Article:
There were further details on the incident in the local paper, The Sun:
Detective Sgt. Kevin Crane said a neighbor had approached a home asking that the music be turned down. Bremerton police officers had come to the area because of a noise complaint, but were out of sight when a 34-year-old white man allegedly began yelling death threats and racial slurs at the neighbor who had asked him to lower the volume.

Crane said the neighbor, who is black, didn't do anything to provoke the threats.

When police approached the suspect's home, a 21-year-old man alerted the older man and both retreated inside.

Eventually, they came out, police said, and poured flammable lacquer on their yard, driveway and fence and ignited the fluid, creating 5-foot flames.

The older man, who police believe was drunk, then allegedly began waving a flaming wooden oar in the air.

Cases like this are pretty clear-cut, involving multiple witnesses, including the police. But so far, the response both in the community and the media has been terribly muted.

It is, as I've argued many times, a mistake on the part of community leaders to try to brush over incidents like these. Hate crimes, because of their terroristic nature, victimize not just the immediate victims, but in cases like this especially, much broader swaths of the community -- not just an entire neighborhood, but any black person living in Bremerton.

More to the point, typical hate-crime perpetrators like to believe they are secretly carrying out the wishes of their respective communities. When the community glosses over their actions, they see that as tacit approval -- and a green light to escalate their behavior.

This is especially the case when law enforcement fails to take the crimes seriously and prosecute them as hate crimes. Such slaps on the wrist are often interpreted as pats on the back.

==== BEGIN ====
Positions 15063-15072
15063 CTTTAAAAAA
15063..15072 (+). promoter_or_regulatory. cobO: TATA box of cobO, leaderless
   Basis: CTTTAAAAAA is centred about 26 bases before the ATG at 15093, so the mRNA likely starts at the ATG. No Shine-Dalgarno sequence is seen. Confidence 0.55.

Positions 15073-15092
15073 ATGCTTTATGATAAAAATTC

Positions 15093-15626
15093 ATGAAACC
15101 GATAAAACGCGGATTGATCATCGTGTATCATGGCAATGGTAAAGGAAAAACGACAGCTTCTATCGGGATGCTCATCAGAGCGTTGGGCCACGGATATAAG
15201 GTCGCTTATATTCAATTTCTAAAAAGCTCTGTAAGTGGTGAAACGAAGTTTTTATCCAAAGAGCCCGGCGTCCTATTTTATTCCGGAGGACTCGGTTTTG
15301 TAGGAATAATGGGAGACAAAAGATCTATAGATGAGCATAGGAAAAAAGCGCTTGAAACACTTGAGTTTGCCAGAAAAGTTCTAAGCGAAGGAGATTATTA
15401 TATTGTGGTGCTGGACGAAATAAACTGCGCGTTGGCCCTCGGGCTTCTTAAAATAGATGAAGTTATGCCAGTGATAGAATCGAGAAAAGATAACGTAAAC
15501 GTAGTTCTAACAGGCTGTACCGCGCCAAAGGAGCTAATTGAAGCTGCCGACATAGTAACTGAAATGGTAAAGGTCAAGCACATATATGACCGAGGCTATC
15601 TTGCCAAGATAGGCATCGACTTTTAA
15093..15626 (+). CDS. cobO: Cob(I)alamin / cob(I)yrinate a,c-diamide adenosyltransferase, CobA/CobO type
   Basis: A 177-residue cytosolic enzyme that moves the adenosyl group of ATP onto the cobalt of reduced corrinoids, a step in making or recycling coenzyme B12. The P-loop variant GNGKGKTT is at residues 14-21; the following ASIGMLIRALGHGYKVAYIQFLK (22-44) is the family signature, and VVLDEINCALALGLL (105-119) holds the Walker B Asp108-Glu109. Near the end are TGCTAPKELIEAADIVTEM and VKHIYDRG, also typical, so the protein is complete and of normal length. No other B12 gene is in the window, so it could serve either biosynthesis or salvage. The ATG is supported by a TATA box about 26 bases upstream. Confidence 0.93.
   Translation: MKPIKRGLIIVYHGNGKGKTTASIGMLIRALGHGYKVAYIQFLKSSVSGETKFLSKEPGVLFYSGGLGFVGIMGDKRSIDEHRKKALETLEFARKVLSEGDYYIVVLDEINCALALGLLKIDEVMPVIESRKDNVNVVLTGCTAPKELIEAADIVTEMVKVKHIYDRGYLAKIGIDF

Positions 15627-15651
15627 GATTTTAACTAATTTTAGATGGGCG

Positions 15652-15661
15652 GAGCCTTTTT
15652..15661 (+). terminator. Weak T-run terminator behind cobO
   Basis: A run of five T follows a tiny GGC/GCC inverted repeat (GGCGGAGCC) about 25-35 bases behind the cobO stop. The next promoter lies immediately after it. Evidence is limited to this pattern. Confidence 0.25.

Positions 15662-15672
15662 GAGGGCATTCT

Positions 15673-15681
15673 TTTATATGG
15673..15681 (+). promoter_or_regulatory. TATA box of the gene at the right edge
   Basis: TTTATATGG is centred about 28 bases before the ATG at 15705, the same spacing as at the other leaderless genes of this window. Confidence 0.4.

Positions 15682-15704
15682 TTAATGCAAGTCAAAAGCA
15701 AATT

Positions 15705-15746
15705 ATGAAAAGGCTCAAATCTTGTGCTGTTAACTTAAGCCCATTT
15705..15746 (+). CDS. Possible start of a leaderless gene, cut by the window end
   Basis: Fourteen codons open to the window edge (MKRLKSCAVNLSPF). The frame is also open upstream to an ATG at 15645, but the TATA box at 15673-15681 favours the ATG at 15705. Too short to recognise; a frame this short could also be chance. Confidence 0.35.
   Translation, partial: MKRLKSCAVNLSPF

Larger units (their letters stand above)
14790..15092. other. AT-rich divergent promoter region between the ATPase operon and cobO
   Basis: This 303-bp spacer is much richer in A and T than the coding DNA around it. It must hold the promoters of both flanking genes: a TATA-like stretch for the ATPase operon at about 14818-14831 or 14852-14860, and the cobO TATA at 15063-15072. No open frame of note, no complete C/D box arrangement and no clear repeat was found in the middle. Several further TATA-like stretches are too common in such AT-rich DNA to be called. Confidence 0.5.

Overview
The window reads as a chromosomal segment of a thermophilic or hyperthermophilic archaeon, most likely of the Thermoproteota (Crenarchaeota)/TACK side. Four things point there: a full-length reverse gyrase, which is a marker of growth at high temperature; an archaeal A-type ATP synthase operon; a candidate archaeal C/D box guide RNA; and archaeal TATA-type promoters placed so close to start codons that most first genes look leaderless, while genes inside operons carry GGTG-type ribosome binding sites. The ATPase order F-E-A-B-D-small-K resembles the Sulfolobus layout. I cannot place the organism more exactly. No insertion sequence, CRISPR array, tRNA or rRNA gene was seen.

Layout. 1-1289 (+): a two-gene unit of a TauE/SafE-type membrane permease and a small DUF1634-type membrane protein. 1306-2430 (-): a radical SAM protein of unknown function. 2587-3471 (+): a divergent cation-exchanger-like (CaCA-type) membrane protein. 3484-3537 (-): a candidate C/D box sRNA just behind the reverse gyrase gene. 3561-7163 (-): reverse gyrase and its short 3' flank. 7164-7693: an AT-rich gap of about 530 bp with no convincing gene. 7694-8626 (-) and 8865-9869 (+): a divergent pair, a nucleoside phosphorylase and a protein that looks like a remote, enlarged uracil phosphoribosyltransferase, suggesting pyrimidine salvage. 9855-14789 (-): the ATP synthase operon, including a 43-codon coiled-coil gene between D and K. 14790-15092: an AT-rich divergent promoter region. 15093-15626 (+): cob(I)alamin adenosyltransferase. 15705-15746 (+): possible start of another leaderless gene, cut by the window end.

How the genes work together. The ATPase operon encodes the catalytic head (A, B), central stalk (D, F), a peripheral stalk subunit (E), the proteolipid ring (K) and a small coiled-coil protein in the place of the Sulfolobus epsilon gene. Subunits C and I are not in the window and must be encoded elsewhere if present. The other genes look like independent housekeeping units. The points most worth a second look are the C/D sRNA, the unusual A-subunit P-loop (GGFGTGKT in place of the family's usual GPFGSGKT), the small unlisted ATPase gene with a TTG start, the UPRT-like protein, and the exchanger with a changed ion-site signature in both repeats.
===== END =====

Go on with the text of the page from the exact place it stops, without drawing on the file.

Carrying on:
The most noteworthy example of this involved an arson case in Maryland that many initially believed was the work of eco-terrorists, notably Glenn Reynolds and, yep, Michelle Malkin, who also dismissed suggestions that race might have been a factor.

But then, when police police arrested a group of young white men in the case, it turned out not to be a case of eco-terror, but rather race-motivated arsons, from all appearances. Of course, rather than concede that these may have been hate crimes, Malkin in her "correction" instead speculated at length on the perps' various personal motivations for the arsons.

That was the men's legal strategy as well, with one defendant claiming the arsons were just a "notoriety ploy" for the street-racing club. The Washington Times was quick to describe the men as mere "street racers."

Unfortunately, it was a line that prosecutors appear to have bought into as well. In the stories describing the guilty plea entered by one of the defendants last week, there was this:
Parady admitted that during the early morning hours of Dec. 6, he drove a vehicle from house to house to light the fires.

He acknowledged the accuracy of a statement of facts submitted in court by Assistant U.S. Attorney Donna C. Sanger. The document said Parady "selected or aided and abetted the selection of the Hunters Brooke development as the object of the arsons because he knew or perceived that many of the purchasers of the houses in that development were African-American."

Neither Parady nor any of the other defendants has been charged with a hate crime, and federal prosecutors have said there was more than one motive.

There are immediate problems with what prosecutors are saying. The presence of other motives does not obviate or mitigate the bias motive, especially when it is as prominent a factor as it is in this case. And it is quite strikingly clear from the prosecutors' own statement that the targets were intentionally selected because of race.

"Intentional selection" due to race is the classic determiner of what is a hate crime and what isn't. Usually, a prosecutor's bedrock question is: Would this crime have occurred if not because of the (perceived) victims' race? It's clear that, in this case, against these particular homes, it wouldn't have.

Late in the story, the politicians weighed in:
County Commissioner Edith J. Patterson (D-Pomfret), who in January became the county's first black commissioner, said that she hoped Parady's guilty plea would send a "resounding message" that the county "will not tolerate heinous hate crimes."

Um, well, that would only work if you actually prosectuted them as hate crimes. In reality, by limiting the scope of the charges, the county sent precisely the opposite message -- one that, unforunately, encourages the like-minded to engage in more of the same and worse.

Which is what, in a milieu that sows nothing but confusion about the nature of hate crimes, we can probably expect for the foreseeable future.